I’ve alluded to this in the last month or two but we’re actively looking for a house right now in the Pittsburgh area. We’re concentrating on the fairly close South Hills (Dormont and Mount Lebanon), but wouldn’t necessarily beat away a good place in Squirrel Hill if it came up. A few of the important parameters are very flexible so we’re looking at a wide variety of places, which presents its own problems (paralysis by choice).
Fortunately for us Pittsburgh isn't someplace bubbly like the DC or SF areas -- not only are there a lot of houses to choose from right now in our price range ("a lot" meaning "substantially more than 50") but they don't get five offers on them the first weekend they're listed. I'd imagine this is a much less stressful environment to operate in.
Barb and I are in pretty close agreement about the type of place we're looking for -- neither of us wants to live too far out (me more than her) and both of us are willing to sacrifice traditional wants (space, yard) for the ephemeral "character" (her more than me). No generic boxes or ranches, which actually isn't that hard because we're looking in areas where the houses are generally 60-90 years old. On other parts of the house we have different wants (I cook more, so the kitchen has more weight with me), but they generally balance out so with an exception here and there we've agreed pretty much all the way. This also makes life much, much easier.
Unfortunately there is still a ton of stuff to learn and do. Buying a home is one of those exercises that takes up pretty much whatever spare time you had, plus 10% or so. Particularly for first-time people like us where it's all new -- prices in the area, neigborhood dynamics, all this financial lingo and context, what to look for in a house, finding the right balance of emotion and rationality, trying not to think about how much money you're talking about, all that plus a million other things I don't even know enough to think about yet.
We did get pre-approved for more than we're looking to spend, which is nice. There are two "pre" features out there -- "pre-qualified" is a fairly informal judgement by a lender to give you an idea of how much other people think you can borrow, "pre-approved" means that a lender is saying that they actually would lend you this money (barring any crazy surprises). Being pre-approved is apprently one of those features that lets sellers feel a little more warm and fuzzy about you so I'd recommend it. A number of online lenders (like e-trade) will do this for you, although they'll need the same documentation (pay stubs and the like), and I guess it carries the same weight any other.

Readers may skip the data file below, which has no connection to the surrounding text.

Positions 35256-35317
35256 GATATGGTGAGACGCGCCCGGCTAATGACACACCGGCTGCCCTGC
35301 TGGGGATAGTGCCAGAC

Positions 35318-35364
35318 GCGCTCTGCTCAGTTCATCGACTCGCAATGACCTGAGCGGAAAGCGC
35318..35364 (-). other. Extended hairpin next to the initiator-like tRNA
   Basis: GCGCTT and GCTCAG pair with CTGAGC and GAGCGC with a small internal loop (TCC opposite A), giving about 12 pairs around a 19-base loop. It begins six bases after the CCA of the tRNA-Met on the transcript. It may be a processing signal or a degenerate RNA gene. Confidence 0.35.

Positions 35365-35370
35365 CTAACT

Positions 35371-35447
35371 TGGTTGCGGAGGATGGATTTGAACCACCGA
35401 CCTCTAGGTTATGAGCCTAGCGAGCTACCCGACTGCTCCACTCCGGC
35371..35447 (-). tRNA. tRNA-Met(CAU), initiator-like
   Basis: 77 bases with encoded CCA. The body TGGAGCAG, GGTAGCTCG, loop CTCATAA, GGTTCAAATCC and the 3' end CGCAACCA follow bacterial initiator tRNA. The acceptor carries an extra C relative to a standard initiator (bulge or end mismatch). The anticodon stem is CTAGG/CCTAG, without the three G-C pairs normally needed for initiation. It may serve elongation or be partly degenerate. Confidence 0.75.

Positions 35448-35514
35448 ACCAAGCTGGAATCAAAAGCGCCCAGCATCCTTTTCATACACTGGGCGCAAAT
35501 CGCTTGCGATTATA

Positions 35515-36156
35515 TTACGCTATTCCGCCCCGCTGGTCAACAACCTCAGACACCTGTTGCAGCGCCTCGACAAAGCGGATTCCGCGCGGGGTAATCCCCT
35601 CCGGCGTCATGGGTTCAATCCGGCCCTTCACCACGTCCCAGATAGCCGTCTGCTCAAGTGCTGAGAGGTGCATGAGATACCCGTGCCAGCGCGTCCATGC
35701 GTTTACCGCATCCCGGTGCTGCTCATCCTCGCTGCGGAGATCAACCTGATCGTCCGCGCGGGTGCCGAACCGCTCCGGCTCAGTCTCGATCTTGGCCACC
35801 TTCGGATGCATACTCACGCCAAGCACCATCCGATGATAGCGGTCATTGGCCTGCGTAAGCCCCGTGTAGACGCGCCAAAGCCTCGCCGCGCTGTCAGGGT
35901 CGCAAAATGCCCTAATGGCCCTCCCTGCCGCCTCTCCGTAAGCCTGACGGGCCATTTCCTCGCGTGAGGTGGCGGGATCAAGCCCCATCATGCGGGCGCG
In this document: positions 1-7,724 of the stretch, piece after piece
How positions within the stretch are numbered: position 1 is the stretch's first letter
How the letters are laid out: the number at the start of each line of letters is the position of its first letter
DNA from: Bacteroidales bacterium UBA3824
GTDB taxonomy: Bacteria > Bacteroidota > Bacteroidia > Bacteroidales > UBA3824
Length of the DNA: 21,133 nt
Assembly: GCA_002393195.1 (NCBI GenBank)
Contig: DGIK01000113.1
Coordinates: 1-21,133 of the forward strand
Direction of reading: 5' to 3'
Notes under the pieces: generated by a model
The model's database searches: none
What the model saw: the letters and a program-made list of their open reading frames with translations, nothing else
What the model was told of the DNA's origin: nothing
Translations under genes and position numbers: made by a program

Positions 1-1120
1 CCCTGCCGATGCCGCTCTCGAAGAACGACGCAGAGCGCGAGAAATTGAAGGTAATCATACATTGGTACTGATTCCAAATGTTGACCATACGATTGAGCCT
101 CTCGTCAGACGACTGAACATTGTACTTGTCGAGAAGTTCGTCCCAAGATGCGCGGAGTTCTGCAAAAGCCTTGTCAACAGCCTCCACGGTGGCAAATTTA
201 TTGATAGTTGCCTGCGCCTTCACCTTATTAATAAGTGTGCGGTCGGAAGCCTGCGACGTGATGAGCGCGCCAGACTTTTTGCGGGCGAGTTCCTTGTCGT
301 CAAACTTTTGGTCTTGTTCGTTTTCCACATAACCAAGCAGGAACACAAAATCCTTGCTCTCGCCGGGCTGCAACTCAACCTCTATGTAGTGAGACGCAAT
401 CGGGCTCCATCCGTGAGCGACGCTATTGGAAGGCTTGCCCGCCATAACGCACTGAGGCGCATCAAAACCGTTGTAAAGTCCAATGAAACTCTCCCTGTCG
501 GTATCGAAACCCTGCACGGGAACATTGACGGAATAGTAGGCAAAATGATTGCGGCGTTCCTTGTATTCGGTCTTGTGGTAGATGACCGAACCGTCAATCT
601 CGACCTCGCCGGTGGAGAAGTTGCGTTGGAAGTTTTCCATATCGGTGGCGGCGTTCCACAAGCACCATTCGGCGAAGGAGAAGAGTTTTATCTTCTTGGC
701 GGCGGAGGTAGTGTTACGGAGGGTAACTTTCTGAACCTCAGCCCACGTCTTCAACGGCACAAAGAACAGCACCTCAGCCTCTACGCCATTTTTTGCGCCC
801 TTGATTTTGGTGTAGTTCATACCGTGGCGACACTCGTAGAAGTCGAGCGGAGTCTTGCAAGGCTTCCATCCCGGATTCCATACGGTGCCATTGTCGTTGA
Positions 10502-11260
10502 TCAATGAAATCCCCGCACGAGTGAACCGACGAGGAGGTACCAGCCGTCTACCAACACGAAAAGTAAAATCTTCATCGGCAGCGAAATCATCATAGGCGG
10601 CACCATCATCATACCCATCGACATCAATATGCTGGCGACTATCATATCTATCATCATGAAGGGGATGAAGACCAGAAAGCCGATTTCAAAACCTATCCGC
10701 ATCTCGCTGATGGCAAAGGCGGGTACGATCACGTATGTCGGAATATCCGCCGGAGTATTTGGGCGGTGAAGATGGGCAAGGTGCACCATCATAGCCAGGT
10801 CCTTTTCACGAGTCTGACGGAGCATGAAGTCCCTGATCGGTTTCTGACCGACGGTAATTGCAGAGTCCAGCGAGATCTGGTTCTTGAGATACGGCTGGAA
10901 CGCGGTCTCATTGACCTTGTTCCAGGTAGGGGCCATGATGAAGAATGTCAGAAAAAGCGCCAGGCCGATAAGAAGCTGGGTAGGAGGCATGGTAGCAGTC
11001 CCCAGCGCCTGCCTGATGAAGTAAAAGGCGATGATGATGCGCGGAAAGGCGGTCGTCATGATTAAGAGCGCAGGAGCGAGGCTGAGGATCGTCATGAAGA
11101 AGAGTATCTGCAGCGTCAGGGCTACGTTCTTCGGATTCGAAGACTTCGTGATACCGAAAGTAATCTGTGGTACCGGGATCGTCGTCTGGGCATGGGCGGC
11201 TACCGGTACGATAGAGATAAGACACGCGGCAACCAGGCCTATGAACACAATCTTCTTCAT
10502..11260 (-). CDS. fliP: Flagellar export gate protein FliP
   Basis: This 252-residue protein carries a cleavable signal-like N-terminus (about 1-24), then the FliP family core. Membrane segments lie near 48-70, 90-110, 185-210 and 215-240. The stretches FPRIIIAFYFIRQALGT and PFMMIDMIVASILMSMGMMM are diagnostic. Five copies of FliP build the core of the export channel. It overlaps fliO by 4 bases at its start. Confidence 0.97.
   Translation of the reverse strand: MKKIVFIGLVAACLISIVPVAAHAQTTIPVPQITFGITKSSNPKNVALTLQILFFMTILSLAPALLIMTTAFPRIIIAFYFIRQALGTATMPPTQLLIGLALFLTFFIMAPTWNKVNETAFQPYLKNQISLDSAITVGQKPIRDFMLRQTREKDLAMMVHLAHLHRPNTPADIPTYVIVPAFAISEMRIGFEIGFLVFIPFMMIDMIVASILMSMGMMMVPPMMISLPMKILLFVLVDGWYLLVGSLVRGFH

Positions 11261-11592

We've been looking seriously for about four weeks. ("Looking seriously" means to me visiting a bricks-and-mortar house to determine if you could actually live there as opposed to browsing online.) And we've been planning to move around late-June/mid-July so we're a little early looking now. (This is a good thing.) But as you might expect we found a place we both loved enough to balance out the lost future opportunities and this weekend put an offer on the place. It was a pretty solid offer, as was our counter offer, and we're still going back and forth with the seller about it (kind of odd circumstances); hopefully we'll know more tonight. But it's still early enough in our process that we're not desparate, so if this doesn't work out we won't be in deep trouble. That's a good position to work from if you can get it.
I was fairly surprised at how quickly the initial offer process went. I was thinking it would take a week or something once we finished with the paperwork, but instead we heard back from them later that evening. The paperwork basically outlines your terms ("I can back out of the deal if I don't like what the home inspection says", lots of stuff like that), and with that you typically write a check for what they call "hand money." It's a deposit and the amount depends on the desirability of the house (some people say 5%, we put down less than half of that) -- if the seller accepts the offer and you have to back out in an unspecified manner (not in the terms) then they keep the cash. So more money up front gives them more warm fuzzies that you're not going to screw them. If everything goes okay that money gets applied to the Big Upfront Chunk of Cash, which for us is the scariest part of this whole thing. (We haven't been saving very long for a house, instead concentrating in the last year on getting our Bad Debt down to manageable levels, which we did but didn't quite finish off.)
Anyway, more later on all this...